5. The King Estate was constructed in the late nineteenth century and was landscaped by Frederick Law Olmstead, a noted landscaper of the time. A significant feature of the landscaping is a network of hewn-granite walls that surrounds and criss-crosses the estate. Included among the landscaping is a stone entryway to the common driveway from Summer Street. Two stone pillars, approximately sixteen (16) feet, ten (10) inches apart, are located at the point where the driveway meets Summer Street. The driveway itself is about fourteen (14) feet wide and crosses over land which is not flat. Rather, the land on which the way is situated is higher near Summer Street and tapers down in the area of Lot 4.

6. The King Estate land was, and still is, an area with significant tidal lands and a high water table. The soil present on the land does not drain well and is not at all ideal for road construction. As a result, Kelly’s land is served by a very large septic field. Following heavy rains, there is periodic pooling of water on both sides of the driveway which often lasts for seven to ten days at a time. Kelly’s predecessors in title, Donald E. Besser and Juliet Besser, obtained title to what is now Lots 4 and 4A in 1983, at which time they also obtained an easement to pass over Lot 2 (now owned by Pasquine). Pursuant to that agreement, the owner of Lot 4 is responsible for 100% of drainage maintenance and 50% of other maintenance.

7. On or about October 22, 1991, the Pasquines’ predecessors in title, Robert and Phyllis Driscoll, entered into an easement and restriction modification with the Bessers which was recorded in Book 11605, Page 67. As part of the modification, the parties agreed that the use of the driveway from Lot 4 across Lot 2 would be “restricted for a term of ten years from the date hereof to no more than three dwelling units as herein defined.” After ten years, the Driscolls agreed that “if a subdivision way is ever approved by the Manchester Planning Board or constructed on Lot 2, the Bessers (Kelly’s predecessors) shall have the right to use said way for all purposes for which ways are commonly used in the Town of Manchester and the Bessers shall be granted frontage on said way as required by the Zoning By-law of the Town of Manchester for one lot even if the conveyance of land by the Driscolls shall be required for such frontage.” The agreement was to run with the land and be binding on the parties, their heirs, assigns and successors. [Note 5]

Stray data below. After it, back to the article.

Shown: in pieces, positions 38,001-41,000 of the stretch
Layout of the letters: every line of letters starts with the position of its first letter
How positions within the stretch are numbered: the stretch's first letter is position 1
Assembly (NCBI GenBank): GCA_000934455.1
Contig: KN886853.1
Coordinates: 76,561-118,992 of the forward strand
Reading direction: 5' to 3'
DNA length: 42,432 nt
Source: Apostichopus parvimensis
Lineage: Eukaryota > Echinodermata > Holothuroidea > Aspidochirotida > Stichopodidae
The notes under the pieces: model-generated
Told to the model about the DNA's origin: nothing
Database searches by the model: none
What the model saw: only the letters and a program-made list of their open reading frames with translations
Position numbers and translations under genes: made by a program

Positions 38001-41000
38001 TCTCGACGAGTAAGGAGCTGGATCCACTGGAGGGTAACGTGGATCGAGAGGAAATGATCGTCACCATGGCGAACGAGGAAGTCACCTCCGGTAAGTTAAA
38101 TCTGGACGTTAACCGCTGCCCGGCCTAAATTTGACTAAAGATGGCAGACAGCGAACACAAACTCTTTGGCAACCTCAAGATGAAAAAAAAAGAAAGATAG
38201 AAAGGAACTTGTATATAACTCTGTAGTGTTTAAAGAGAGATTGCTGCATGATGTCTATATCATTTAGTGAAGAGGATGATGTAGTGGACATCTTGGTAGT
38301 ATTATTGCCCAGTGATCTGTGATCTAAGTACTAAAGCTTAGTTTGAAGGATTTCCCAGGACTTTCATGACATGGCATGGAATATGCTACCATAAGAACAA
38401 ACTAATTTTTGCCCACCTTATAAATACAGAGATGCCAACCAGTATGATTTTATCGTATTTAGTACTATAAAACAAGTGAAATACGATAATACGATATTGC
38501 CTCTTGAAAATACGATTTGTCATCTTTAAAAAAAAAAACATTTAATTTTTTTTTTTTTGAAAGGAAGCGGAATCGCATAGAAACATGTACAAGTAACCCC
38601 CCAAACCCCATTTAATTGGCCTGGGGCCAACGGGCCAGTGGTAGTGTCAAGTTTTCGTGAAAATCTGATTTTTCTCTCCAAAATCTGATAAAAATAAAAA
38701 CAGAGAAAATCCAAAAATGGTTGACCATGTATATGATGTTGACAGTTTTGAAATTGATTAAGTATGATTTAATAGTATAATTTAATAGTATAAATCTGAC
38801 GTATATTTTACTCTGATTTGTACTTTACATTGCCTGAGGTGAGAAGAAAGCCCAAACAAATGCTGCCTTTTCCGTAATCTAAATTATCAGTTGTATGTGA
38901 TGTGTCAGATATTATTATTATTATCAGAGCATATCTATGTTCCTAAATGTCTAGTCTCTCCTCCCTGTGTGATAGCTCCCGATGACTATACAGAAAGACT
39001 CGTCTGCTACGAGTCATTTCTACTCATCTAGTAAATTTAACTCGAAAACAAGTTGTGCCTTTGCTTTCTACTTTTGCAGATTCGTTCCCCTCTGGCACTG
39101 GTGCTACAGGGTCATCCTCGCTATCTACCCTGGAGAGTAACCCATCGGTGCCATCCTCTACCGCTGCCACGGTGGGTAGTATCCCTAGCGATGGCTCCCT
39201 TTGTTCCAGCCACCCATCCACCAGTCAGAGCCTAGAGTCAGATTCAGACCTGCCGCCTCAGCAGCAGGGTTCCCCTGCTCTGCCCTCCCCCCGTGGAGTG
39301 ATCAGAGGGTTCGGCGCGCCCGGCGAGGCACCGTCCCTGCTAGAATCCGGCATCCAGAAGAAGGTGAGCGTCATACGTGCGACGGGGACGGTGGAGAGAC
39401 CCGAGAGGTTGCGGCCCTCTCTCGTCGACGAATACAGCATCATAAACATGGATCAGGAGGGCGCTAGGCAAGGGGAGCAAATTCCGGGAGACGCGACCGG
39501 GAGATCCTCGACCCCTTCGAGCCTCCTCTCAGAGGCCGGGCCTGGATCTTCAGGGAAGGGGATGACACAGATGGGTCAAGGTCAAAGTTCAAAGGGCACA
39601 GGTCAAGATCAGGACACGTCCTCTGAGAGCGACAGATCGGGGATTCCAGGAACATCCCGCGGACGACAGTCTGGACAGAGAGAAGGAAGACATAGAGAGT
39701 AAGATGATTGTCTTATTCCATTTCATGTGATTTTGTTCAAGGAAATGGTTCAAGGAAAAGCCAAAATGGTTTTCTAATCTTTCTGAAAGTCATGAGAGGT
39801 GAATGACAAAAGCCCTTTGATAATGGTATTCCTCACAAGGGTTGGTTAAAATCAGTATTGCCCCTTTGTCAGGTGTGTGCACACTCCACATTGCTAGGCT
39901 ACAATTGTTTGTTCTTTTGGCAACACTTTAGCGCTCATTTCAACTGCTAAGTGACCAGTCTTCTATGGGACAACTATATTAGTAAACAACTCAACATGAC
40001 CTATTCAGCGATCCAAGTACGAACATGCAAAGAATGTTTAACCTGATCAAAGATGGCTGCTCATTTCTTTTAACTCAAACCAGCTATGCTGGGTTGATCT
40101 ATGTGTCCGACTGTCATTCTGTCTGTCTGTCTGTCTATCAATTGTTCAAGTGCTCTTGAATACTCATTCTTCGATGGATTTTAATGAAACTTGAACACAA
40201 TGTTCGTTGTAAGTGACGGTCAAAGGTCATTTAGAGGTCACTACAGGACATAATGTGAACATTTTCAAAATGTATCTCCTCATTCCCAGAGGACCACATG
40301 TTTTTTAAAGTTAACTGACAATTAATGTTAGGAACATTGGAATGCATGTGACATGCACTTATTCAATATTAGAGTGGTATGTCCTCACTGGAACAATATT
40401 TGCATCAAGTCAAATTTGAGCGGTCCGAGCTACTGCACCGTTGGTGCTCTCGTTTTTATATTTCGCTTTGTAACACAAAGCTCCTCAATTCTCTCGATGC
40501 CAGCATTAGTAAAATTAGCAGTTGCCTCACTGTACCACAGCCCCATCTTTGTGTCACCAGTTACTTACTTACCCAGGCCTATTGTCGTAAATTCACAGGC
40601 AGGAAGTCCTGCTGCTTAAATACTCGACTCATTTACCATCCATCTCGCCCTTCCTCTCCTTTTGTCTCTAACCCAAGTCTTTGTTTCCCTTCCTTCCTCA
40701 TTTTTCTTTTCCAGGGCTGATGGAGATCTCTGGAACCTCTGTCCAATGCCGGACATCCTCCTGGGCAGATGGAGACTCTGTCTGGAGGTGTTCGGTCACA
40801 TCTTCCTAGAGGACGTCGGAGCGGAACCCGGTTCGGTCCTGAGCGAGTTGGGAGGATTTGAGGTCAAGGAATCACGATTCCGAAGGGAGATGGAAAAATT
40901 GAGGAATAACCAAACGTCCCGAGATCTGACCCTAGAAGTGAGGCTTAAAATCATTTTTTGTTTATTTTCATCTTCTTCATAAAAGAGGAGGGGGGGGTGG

8. At some point after purchasing his property in 1983, Besser decided to subdivide Lot 4 and sought approval of his plan by the Planning Board. A decision issued by the board was contested, resulting in two lawsuits. A settlement agreement was reached in 1992, providing in part that Besser would “not record the plan or revised plan” he had submitted. Instead, the Bessers agreed to prepare a new plan showing the division of the Besser property into two lots with frontage of a new lot being on the existing way running from Summer Street across Driscoll’s lot (now Pasquines’ lot) to the Bessers’ lot. A review of the plan attached as an exhibit to the settlement agreement shows Lot 4A as containing 1.97 acres with the existing driveway going into it. The agreement references separate easement and restriction modifications addressing use of two different common driveways which serviced Lot 4.

9. The plan ultimately filed by Besser in November 1992, several months after the settlement agreement, reflected the existing driveway across Lot 2 going into Lot 4 and provided for a Lot 4A with the existing road going into it. It is interesting to note that the plan attached to the settlement agreement showed Lot 4A as containing 1.97 acres. Notwithstanding these differences, Besser testified at trial that his attorney and the Planning Board “felt it would be more appropriate to have the frontage on that side of the way instead of including the way.” (Emphasis added).

10. As previously noted, the Pasquines purchased Lot 2 in 1997. Their deed states that the land they purchased is subject to and has the benefit of certain rights and easements which are set forth in the instrument.